Although she's a regular guest on Beat Bobby Flay and Iron Chef America, and is the host of multiple Food Network shows, including Food Network Star, Giada De Laurentiis wasn't always so comfortable behind the camera. In fact, in a new interview with People magazine, she remembers feeling more anxious than excited that the world would be watching her cook.
De Laurentiis told the magazine that cooking on camera was "very intimidating" in the beginning. When the Food Network hired her to host Everyday Italian in 2003, she had been working as a food stylist for the network behind the scenes, and had never appeared on camera before.
She's now famous for making Italian cooking accessible to the amateur home cook, but when she was first starting out, she had troubling grasping the fact that what might seem obvious to her — like the fact that pasta should always be cooked al dente — wasn't common knowledge to most Americans.
"Italian culture and Italian food were such a part of my every day that I didn't realize other people wouldn't understand certain things," she says.
Looking back, De Laurentiis admits that she wasn't "secure enough," in her skills to be confident on-screen. Clearly she got her bearings because she's now one of the most dominant forces in food television. Still, one of her most infamous television mishaps still haunts her: It was her first time on live television. She was showing Al Roker how to prepare chicken with pesto (although a food stylist was doing the actual cooking). Once the food was done, Roker decided he wanted to try it, so he cut into the chicken, and lo and behold, it was raw.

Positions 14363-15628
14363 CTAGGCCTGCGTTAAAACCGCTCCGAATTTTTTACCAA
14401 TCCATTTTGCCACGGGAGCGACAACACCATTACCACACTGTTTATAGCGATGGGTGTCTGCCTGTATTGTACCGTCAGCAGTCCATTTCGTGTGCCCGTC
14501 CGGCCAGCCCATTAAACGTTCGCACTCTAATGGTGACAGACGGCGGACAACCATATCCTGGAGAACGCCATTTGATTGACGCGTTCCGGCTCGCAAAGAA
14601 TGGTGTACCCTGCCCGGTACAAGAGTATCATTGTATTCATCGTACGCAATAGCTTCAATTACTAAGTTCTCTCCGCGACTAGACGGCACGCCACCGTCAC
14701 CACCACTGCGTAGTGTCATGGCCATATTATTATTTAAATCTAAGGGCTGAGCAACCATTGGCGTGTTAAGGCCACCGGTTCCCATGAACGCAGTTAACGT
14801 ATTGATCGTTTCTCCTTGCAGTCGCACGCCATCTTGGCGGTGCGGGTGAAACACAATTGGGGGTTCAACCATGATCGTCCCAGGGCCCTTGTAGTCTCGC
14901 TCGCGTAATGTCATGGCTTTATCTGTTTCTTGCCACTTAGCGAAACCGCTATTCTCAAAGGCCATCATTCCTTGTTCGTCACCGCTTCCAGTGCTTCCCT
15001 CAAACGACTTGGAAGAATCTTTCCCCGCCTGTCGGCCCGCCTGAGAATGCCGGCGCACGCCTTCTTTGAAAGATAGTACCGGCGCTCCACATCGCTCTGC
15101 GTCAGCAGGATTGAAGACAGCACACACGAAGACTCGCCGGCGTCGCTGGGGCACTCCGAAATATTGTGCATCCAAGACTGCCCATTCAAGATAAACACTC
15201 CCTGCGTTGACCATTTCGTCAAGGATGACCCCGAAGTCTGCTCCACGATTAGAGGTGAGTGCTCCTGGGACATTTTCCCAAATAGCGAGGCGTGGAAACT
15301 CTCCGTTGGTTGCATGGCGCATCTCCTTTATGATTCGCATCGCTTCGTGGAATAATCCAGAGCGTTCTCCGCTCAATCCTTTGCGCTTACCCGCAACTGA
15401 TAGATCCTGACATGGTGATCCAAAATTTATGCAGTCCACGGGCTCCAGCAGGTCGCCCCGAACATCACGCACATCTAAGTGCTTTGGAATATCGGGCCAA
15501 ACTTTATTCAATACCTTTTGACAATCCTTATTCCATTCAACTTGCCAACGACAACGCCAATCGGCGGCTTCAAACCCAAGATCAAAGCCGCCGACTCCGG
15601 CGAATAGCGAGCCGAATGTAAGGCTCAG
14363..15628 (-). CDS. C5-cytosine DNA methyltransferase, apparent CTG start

"I just froze, my entire body and mind froze," she recalls. Yup, even the pros make mistakes, so don't feel guilty next time your dinner doesn't turn out quite the way you planned.
De Laurentiis eventually proved that she's a master of Italian cooking, though, and even has a new cookbook out on the subject called Giada's Italy.